Methodology

Index Methodology and Definitions

The purpose of the IT Industry Competitiveness Index is to compare countries in different regions of the world on the extent to which they possess the conditions necessary to support a strong IT industry. To achieve this, the Economist Intelligence Unit maintains a benchmarking model which scores individual countries on the key attributes of a competitive IT sector.

There are six categories of indicator used in the index; these are set out in the table below, along with their weights in the index, and that of each indicator in the category. The main data sources for each indicator are also provided, along with an indication of whether the score is based on quantitative data (for example, US$ spend, number of students) or on a qualitative assessment made by Economist Intelligence Unit analysts.

Qualitative indicators are scored on a 1-5 basis. Quantitative indicators are normalized through the population set so that each country is measured from 0 to 1 by applying a formula (Yij = [xij - minij] / [maxij - minij]) to each data point. Each indicator is then converted into a score of 0-100 by applying the appropriate multiplier (20 for the qualitative indicators, 100 for the quantitative indicators). As the weights sum to 1, the composite score for each country is also based on an index range of 0 to 100 (with 100 representing the highest and best possible score).

When employing a normalization method of scoring as we have, there occurs some score distortion in selected indicators at both the highest and lowest ends of the score range. This occurs when indicator scores are based solely on quantitative data, and explains why some countries' scores in certain categories shown are below 1 while others exceed 80 in the same category.

Normalization is also the reason why some countries' scores in individual categories, or the overall index, may be lower than in the previous year even though their actual performance may not have deteriorated. If the score of the global leader in a quantitative indicator is lower than that of the previous year's leader, the scores of other countries in that indicator will be affected, possibly irrespective of their actual performance.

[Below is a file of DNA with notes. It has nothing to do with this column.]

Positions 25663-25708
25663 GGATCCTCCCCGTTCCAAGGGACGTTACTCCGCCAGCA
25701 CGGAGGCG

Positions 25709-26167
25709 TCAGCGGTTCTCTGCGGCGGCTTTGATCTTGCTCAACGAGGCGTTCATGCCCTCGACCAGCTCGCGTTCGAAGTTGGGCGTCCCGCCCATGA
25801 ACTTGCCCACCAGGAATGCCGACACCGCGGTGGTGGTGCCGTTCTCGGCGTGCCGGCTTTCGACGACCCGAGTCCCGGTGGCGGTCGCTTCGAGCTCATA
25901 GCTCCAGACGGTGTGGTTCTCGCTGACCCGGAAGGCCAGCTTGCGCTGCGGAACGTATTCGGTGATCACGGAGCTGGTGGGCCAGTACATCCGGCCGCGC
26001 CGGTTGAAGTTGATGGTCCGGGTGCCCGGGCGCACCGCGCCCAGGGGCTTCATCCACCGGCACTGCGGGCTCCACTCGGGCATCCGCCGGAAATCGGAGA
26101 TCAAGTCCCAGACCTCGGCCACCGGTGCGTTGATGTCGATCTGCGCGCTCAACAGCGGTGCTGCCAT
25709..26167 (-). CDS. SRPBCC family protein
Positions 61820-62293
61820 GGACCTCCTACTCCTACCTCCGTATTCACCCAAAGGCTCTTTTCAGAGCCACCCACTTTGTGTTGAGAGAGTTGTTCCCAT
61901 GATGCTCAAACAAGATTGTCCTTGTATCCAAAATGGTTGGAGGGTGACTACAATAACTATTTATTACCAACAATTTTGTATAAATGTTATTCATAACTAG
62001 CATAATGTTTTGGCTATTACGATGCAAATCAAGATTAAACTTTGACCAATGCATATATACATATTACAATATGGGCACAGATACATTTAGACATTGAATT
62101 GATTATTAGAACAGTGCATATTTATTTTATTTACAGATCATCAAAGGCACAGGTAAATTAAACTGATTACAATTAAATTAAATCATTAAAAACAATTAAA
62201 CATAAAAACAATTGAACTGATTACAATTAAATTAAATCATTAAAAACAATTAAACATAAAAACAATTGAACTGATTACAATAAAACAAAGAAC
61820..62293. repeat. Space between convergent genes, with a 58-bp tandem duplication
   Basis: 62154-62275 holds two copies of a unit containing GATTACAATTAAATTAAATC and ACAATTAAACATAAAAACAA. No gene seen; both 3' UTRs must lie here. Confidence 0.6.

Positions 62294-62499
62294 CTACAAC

No changes have been made to the indicators or scoring methodology in 2011, and the previous weights remain unaltered. We have, however, changed the source of data used in scoring one important indicator—IT patents. Statistics on IT-specific patent applications collected by the World Intellectual Property Organization (WIPO) are now used for this indicator. (The European Patent Office was the source used in 2009).

Indicator Weight Main data sources Year Type of score
Category 1:
Overall business environment
10%
Foreign investment policy:
Government policy towards foreign capital; cultural receptivity to foreign influence; risk of expropriation; investment protection
20% Economist Intelligence Unit: Business Environment Rankings 2006-10 Qualitative: assigned by Economist Intelligence Unit analysts
Private property protection:
Degree to which private property rights are guaranteed and protected
35% Economist Intelligence Unit: Business Environment Rankings 2006-10 Qualitative: assigned by Economist Intelligence Unit analysts
Government regulation:
Level of government regulation (mainly licensing procedures) on setting up new private businesses
25% Economist Intelligence Unit: Business Environment Rankings 2006-10 Qualitative: assigned by Economist Intelligence Unit analysts
Freedom to compete:
Freedom of existing businesses to compete in domestic markets
20% Economist Intelligence Unit: Business Environment Rankings 2006-10 Qualitative: assigned by Economist Intelligence Unit analysts
Category 2:
IT infrastructure
20%
IT investment:
Market spending on hardware, software and IT services (US$ per 100 people)